C|Net News.com is reporting that Microsoft’s Windows XP Starter Edition, a lighter version of their full Windows XP operating system, is getting lackluster support from the market they hoped to take by storm.
Windows XP Starter Edition is targeted at the poorer markets in Asia, where software piracy is common in countries when the annual wages simply cannot sustain the prices such software commands in the West. In Malaysia, for example, the $32 Starter Edition is competing against bootleg copies of the full versions of Windows XP being sold by local retailers for as little as $5.
The Starter Edition suffers from having a number of features of the full operating system removed or downgraded, such as limiting the number of network connections the OS can make at any given moment. These limitations make the legitimate software unattractive to buyers used to a market where they can buy the full software for a fifth of what Microsoft is asking for.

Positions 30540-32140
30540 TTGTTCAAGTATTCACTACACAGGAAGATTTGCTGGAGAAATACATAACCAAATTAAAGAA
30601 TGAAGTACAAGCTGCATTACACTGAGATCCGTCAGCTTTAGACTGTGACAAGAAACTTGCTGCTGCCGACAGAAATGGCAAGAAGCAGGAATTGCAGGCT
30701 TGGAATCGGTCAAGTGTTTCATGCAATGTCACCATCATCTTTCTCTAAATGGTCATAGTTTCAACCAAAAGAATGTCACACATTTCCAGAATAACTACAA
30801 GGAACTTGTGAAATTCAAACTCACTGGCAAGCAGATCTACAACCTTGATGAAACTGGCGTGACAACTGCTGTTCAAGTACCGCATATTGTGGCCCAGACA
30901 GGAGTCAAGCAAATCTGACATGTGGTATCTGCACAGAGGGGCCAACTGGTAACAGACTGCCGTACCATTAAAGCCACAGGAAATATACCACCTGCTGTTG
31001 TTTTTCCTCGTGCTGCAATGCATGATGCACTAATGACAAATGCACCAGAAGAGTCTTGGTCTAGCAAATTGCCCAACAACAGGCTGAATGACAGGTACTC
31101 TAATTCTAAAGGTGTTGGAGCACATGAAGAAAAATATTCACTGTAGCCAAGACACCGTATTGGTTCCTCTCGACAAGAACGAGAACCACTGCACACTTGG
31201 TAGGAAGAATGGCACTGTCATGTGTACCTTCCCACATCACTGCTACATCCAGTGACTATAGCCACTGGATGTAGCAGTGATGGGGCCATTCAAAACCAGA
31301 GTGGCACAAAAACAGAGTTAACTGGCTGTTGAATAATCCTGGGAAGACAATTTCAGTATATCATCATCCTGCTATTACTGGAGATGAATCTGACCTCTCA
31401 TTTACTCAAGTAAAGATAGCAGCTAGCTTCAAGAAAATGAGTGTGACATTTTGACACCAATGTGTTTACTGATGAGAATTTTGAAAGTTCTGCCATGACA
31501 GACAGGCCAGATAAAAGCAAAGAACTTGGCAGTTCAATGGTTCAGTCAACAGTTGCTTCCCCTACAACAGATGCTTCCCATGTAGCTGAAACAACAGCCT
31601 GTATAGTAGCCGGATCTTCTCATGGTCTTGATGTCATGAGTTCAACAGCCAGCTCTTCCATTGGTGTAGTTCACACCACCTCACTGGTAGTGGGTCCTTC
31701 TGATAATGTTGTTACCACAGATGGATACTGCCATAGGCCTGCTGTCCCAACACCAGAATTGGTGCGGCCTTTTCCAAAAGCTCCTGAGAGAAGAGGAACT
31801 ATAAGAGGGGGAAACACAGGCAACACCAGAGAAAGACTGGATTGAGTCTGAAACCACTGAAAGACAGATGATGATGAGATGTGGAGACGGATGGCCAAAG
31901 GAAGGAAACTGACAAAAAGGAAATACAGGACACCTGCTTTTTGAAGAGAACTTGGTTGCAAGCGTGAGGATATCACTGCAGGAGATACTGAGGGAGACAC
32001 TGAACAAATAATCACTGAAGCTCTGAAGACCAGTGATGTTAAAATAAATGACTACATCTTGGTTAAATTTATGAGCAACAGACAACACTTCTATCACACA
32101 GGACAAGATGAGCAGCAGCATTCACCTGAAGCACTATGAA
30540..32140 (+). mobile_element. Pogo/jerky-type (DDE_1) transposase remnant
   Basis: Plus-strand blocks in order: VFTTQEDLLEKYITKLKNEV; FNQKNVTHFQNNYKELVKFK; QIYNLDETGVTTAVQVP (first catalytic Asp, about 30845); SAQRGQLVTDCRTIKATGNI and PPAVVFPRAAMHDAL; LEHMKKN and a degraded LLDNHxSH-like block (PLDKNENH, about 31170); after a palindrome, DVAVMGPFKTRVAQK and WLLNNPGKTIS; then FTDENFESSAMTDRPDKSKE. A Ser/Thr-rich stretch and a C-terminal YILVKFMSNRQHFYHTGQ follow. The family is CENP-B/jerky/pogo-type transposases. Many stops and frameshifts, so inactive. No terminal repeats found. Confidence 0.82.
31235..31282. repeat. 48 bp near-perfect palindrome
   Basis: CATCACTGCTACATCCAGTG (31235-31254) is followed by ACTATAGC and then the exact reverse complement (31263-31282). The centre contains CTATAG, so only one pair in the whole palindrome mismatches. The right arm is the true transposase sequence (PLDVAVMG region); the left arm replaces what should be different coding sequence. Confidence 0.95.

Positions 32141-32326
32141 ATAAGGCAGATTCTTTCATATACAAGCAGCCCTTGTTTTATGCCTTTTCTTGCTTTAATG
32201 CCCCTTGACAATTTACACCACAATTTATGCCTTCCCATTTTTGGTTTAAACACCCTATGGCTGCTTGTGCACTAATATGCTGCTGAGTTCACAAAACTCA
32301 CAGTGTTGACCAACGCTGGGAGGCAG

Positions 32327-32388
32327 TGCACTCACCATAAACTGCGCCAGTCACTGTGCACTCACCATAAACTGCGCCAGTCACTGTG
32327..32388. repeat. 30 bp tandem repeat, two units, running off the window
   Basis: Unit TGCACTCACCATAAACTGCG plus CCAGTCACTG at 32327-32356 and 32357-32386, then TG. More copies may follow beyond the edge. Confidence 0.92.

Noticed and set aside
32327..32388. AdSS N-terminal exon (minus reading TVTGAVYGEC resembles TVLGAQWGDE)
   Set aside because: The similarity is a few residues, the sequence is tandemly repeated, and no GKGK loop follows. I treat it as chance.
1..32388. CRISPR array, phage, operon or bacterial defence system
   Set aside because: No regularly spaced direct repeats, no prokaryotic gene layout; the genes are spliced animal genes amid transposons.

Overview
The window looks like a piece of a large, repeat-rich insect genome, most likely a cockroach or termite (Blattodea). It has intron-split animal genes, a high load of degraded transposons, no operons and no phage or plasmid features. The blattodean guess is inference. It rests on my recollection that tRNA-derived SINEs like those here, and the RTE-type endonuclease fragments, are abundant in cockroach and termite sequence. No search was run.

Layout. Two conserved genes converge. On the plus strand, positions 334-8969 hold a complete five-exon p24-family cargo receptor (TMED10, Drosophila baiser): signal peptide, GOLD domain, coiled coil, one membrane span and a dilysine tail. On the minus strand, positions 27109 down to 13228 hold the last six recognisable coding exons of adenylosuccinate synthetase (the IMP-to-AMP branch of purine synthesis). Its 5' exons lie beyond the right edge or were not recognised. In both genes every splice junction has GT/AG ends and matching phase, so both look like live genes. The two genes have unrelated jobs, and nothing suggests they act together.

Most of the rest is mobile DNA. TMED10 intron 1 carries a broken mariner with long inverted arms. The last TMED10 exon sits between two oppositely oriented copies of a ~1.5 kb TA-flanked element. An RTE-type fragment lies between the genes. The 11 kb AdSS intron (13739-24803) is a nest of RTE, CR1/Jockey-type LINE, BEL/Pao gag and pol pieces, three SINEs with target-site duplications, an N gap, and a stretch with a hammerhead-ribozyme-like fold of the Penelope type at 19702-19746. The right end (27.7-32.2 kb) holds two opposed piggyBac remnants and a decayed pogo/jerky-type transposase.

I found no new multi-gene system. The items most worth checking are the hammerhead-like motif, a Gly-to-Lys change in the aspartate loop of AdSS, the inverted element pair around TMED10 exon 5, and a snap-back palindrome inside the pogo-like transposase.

In light of this, Microsoft is attempting to step up their plans to help introduce cheaper computer hardware from other manufacturers to those markets in hopes that the reduced prices will make increase interest in the inclusion of their bundled software.